My life is, by all accounts, a good life. I’m healthy. I have a job, a husband, great kids, a home, and good friends. I really have nothing to complain about. But guess what? Sometimes I like to throw a good old-fashioned pity party and be bummed out about stuff. Sometimes life is tough and I just want to scream, “What About Me?” I try to be reasonable and understand that there are bigger problems going on around me and my needs are not, in the grand scheme of things, that important. But truthfully, I sometimes just don’t give a shit, and like a stubborn toddler I want everybody else to put me first, support me, and celebrate me. Is that really so much to ask?
Yesterday (Sunday) I attended an awards ceremony of the Society of Southwestern Authors, a lovely group of local writers who were kind enough to judge two of my short stories worthy of writing awards. While this is fairly small potatoes in the vast world of writing, I was tickled pink to be recognized and wanted to revel in this achievement for, oh I don’t know, a day? Maybe two? But the universe decided that now would be a great time for several shits to hit several fans and make it difficult for me to simply enjoy this small personal victory. First, my husband was assigned the very first time slot for a presentation at the Geological Society of America meeting in Vancouver, which just so happened to be the Sunday morning of the ceremony. He had to jet out of town on Saturday, leaving me to play single mom. Normally my mother would babysit, but it also just so happens that she had to be out of town this weekend caring for a family member going through a serious surgery. A couple of days before the ceremony I heard that the buyers for our old house backed out of the deal at the 11th hour. On top of all that, we spent the two days before my husband left town cleaning up rodent shit at our family cabin, and upon returning home had to retrieve my mother’s dog from her empty house and bring her home with us, thus adding to our already chaotic household. I imagined Saturday as a down day, with me in my pajamas, doing laundry, writing, and sipping coffee while my boys stared at cartoons, played their electronic devices, and largely left me alone. Instead, my older son invited a friend over, which turned into a five-hour play date, and then took off for a sleepover, leaving me alone with my jealous and needy six-year-old who wanted to have our own slumber party. So much for writing and sipping coffee.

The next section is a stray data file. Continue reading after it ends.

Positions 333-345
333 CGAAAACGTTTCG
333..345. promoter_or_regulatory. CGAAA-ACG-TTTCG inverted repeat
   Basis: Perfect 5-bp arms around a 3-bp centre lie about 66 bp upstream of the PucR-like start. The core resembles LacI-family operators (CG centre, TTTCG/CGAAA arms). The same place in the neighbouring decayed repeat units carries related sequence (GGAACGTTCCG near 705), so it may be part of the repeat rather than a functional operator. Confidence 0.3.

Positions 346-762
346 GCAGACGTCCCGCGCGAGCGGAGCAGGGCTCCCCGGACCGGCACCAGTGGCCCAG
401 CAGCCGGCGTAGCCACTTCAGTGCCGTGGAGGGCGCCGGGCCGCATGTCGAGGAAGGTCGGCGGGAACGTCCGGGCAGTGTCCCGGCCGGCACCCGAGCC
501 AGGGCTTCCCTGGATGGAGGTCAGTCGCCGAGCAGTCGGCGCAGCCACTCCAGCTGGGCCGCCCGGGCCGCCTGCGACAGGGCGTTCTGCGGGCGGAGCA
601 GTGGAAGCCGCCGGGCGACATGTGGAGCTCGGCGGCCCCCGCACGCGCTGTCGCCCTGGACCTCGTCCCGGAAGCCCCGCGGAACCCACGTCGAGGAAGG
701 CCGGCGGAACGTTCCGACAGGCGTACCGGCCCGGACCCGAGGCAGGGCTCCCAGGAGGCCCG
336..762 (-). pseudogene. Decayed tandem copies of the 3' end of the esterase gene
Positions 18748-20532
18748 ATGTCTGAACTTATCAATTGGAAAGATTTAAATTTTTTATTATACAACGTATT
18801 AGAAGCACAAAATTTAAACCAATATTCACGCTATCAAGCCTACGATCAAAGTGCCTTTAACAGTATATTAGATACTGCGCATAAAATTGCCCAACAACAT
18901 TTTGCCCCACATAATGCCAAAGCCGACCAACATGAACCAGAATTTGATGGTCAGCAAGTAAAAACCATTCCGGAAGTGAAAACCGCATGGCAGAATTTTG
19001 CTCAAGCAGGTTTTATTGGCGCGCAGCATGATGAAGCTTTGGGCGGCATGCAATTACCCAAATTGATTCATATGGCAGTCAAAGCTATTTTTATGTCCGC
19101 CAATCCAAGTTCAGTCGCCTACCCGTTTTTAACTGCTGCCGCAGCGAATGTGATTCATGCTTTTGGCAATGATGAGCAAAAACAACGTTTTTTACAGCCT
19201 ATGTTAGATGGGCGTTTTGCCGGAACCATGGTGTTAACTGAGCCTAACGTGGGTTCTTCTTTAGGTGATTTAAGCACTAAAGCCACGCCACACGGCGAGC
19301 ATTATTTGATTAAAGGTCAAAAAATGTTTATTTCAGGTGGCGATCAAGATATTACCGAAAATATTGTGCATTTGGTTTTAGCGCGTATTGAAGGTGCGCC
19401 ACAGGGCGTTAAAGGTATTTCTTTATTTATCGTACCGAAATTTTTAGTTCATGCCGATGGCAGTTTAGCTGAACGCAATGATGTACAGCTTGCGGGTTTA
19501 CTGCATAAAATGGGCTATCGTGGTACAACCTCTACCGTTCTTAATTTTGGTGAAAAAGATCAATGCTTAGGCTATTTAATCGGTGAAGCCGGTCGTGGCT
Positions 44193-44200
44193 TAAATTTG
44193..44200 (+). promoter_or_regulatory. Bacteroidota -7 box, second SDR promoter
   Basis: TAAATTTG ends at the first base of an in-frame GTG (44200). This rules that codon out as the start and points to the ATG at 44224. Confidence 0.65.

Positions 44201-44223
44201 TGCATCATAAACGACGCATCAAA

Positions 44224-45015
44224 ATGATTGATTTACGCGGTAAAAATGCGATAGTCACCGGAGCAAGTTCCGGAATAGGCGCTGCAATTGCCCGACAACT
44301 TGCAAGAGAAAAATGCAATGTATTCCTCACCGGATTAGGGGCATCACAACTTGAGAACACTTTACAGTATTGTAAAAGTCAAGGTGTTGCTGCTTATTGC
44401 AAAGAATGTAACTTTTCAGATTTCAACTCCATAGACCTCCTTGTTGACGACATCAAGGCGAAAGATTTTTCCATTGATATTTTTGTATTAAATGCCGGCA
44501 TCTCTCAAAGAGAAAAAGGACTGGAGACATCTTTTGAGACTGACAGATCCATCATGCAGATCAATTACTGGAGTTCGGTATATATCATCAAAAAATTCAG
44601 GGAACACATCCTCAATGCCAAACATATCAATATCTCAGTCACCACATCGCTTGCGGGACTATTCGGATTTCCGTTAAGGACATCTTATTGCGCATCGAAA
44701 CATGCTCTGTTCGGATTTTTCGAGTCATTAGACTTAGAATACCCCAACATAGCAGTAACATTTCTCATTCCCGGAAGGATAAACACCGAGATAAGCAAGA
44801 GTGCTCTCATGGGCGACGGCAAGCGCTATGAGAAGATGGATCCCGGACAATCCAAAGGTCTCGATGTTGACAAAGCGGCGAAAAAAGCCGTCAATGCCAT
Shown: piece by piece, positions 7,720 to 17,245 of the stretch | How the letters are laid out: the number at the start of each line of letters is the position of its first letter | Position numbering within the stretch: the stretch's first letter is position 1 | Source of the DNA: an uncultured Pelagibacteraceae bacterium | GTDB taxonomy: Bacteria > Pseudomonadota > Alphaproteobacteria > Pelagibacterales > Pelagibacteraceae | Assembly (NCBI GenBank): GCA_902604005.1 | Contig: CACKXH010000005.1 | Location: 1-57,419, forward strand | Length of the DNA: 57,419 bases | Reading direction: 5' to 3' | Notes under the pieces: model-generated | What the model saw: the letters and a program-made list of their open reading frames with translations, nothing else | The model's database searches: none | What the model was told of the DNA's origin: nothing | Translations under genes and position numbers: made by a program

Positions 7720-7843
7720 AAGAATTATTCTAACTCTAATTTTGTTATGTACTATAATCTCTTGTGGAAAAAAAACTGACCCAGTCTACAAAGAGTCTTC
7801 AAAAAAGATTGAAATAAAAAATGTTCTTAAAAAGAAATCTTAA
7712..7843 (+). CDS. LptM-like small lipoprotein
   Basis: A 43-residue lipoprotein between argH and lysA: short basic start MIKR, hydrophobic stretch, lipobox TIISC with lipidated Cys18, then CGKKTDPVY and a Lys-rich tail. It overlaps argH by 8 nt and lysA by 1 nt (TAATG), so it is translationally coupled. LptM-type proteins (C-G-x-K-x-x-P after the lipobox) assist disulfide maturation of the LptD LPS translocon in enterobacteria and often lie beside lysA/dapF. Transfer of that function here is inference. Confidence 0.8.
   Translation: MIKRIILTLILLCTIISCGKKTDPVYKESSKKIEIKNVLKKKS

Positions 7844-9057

And so the day came. Sunday. Awards ceremony day. My day. Only it wasn’t my day. I woke up early to a squeaking dog that had to be quickly whisked out of her crate to the backyard before she urinated on my carpet. Next, feed the young boy, fetch the older boy from his sleepover, get them both dressed, teeth brushed, get myself showered, get both dogs fed, watered and out to piss again (which is quite a feat with my mother’s dog, who insists on wandering around my yard for twenty minutes sniffing the ground and eating rabbit turds but refusing to do her business), and drive the kids to a friend’s house. Amidst all of the chaos I simply could not revel in the moment. How was I supposed to find a way to let it all go and enjoy my small victory? How could I think about my tiny joy when someone I love was facing surgery? How could I take it all in when I had to find a sitter for my kids, take care of two dogs, set up a time to show my supposed-to-be sold house, and somehow make myself presentable? I wanted to scream, “What about fucking me?” Although it was nobody’s fault that all of these things happened on the same weekend, I felt like my little success was completely drowned out in the big, important goings on of everyone else in my life. Yes, this sounds petty, and immature, and extremely silly of me. But there it is. Haven’t you ever felt this way? I think sometimes we all need our little successes to be sacred. We need our personal achievements, even if they are not Nobel Prize caliber, to be recognized, revered, and allowed to flourish unimpeded. It just doesn’t always happen that way.
Look, I have wonderful people in my life. They support and encourage me. They are proud of me. They love me. But sometimes it feels like I am support staff for everyone else’s needs and desires, and my stuff just has to come last. I know this is not always true. But I think we all feel this way sometimes, that our own stuff gets pushed aside because it seems less important than what’s going on around us. Because life happens, and shit doesn’t always go down the way we want it to. It is perfectly reasonable to need to be the most important person in your circle of people sometimes. Especially when you have accomplished something you are proud of, and worked hard for. I have a great life, but I can still feel invisible, unimportant, and overextended sometimes. We all do.
It’s my pity party and I will cry if I want to. And then I will get over it, and get on with my fabulously chaotic life.